I don’t know how to say it but it sounds. That word is flare. Blaze and boil too. It’s a wheel with no train. If I come back it dissolves to black. Dissolute. The ear grows impatient. Whoever says it submits. Prickly in grinding its dead years. Its caresses. Like saying seditiousness or deciding deicide. I intended to say desultory. Decide for yourself, yourself. Undo yourself. So to speak. The word is ear. The line mouth. Eye, perhaps, the stanza. Nose of my nosedives. The word that hurts to translate. Reappears on the point. Serrated flower. Pendular. Hungry for my head but doesn’t fall. Or declares that, at least. Resounds like a defenestrated train. Fling it into the desert. It’s not jealous. Be that, swearing when you refuse to recognize yourself. Hunger the word ear, its impatience. Say it to it if you know it. And to all this how to say no. I tell you it’s that one. Forget it. There’s no way to say it without moving our here. I don’t want it to come back.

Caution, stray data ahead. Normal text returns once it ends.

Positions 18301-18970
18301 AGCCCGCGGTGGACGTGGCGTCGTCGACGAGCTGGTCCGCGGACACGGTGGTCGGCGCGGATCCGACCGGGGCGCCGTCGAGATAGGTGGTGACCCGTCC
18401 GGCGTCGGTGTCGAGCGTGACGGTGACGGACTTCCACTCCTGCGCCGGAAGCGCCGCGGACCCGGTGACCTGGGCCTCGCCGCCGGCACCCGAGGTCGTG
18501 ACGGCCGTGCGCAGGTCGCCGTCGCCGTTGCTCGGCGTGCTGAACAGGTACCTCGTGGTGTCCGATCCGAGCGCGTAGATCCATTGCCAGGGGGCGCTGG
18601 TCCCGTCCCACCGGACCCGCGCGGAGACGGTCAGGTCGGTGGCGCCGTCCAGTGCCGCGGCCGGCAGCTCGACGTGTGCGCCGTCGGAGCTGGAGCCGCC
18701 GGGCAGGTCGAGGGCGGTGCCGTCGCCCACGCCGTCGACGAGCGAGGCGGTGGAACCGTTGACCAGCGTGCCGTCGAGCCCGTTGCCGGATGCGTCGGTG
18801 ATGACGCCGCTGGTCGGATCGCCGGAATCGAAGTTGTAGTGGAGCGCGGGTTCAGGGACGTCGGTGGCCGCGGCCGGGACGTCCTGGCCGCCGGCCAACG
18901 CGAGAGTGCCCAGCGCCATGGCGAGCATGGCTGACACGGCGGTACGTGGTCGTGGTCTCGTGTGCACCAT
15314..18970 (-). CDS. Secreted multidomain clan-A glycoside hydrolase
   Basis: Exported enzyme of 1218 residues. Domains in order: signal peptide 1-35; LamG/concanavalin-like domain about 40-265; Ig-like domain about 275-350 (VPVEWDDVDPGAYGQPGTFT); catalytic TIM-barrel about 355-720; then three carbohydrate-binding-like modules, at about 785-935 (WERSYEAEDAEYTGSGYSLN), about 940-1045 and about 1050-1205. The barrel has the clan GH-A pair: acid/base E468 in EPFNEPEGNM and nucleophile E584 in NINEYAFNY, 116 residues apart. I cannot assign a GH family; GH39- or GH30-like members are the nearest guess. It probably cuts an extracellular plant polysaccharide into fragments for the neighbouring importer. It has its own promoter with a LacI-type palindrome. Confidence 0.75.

Image by Noah Saterstrom

This playlist includes recordings of authors reading the entirety of a book or chapbook. I find that longer recordings allow me to become immersed in the textures of the work, to register the ambient sonic environment, and to perceive other small shifts and variations within and between pieces. I sometimes listen to one long recording that allows me to settle into a particular mode of listening and then follow it by listening to another recording that suggests another form of attention. I like the feeling of becoming engrossed and hypnotized by a recording and then using another recording to snap myself out of the experience so that I can see the initial recording with more critical distance.